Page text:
These fact sheets serve as tools to help Head Start health managers provide important information to Head Start staff about National Center on Health (NCH) priorities. We hope that you find them useful as you work within your programs and communities to strengthen the health and wellness of all Head Start children.
Caring for Our Children Basics represents the minimum health and safety standards necessary where children are cared for outside of their home. These standards seek to reduce the redundancy cross standards with multiple funding streams.
Existing and/or newly constructed, renovated, remodeled, or altered buildings should be inspected by a building inspector to ensure compliance with applicable state and local building and fire codes before the building can be used for the purpose of early care and education.
Licensing inspectors or monitoring staff should make on-site inspections to measure program compliance with health, safety, and fire standards prior to issuing an initial license and no less than one, unannounced inspection each year thereafter to ensure compliance with regulations. Additional inspections should take place if needed for the program to achieve satisfactory compliance or if the program is closed at any time. The number of inspections should not include those inspections conducted for the purpose of investigating complaints. Complaints should be investigated promptly, based on severity of the complaint. States should post results of licensing inspections, including complaints, on the internet for parent and public review. Parents/guardians should have easy access to licensing rules and made aware of how to report complaints to the licensing agency.
No electrical device or apparatus accessible to children should be located so it could be plugged into an electrical outlet while a person is in contact with a water source, such as a sink, tub, shower area, water table, or swimming pool.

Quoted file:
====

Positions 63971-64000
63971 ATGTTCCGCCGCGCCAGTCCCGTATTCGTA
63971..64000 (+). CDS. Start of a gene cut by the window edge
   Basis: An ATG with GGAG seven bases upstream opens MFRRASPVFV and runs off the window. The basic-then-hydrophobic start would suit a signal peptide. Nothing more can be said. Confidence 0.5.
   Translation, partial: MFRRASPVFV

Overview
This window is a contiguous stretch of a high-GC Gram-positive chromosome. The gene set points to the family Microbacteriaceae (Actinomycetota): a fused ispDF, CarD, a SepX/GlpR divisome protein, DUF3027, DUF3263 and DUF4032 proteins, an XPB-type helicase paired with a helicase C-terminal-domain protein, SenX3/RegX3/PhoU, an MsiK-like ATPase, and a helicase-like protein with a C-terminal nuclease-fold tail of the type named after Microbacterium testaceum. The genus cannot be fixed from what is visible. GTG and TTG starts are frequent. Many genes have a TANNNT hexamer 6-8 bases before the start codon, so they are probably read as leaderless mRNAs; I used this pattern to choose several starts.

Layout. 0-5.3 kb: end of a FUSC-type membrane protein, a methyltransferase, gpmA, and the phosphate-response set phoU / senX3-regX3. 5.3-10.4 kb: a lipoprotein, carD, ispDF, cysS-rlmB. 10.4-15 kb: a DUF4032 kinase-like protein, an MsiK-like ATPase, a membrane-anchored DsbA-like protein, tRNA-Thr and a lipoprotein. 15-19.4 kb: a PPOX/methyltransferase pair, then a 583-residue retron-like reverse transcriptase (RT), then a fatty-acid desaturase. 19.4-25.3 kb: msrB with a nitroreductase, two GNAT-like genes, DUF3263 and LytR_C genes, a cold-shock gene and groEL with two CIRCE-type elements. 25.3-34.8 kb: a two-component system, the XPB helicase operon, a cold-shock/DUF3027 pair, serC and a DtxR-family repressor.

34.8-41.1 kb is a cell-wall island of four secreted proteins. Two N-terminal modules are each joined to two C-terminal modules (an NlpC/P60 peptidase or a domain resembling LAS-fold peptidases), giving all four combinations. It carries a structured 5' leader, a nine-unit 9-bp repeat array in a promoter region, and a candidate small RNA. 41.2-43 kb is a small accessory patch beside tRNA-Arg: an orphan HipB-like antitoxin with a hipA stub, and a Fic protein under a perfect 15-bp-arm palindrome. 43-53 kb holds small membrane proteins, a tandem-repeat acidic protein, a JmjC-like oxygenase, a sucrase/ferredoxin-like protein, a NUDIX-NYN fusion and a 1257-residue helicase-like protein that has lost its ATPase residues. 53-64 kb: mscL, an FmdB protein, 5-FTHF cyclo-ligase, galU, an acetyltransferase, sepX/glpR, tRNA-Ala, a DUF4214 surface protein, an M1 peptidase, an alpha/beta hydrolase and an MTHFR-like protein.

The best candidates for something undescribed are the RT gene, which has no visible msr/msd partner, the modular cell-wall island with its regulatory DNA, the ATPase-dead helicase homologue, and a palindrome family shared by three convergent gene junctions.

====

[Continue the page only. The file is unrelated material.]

Center-based programs should not have firearms or any other weapon on the premises at any time. If present in a family child care home, parents should be notified and these items should be unloaded, equipped with child protective devices, and kept under lock and key with the ammunition locked separately in areas inaccessible to the children. Parents/guardians should be informed about this policy.
Programs should have a sign-in/sign-out system to track those who enter and exit the facility. The system should include name, contact number, relationship to facility (e.g., parent/guardian, vendor, guest, etc.), and recorded time in and out.
Programs should meet state or local laws regarding carbon monoxide detectors, including circumstances when detectors are necessary. Detectors should be tested monthly, and testing should be documented. Batteries should be changed at least yearly. Detectors should be replaced according to the manufacturer’s instructions.
All accessible electrical outlets should be “tamper-resistant electrical outlets” that contain internal shutter mechanisms to prevent children from sticking objects into receptacles. In settings that do not have “tamper-resistant electrical outlets,” outlets should have “safety covers” that are attached to the electrical outlet by a screw or other means to prevent easy removal by a child. “Safety plugs” may also be used if they cannot be easily removed from outlets by children and do not pose a choking risk.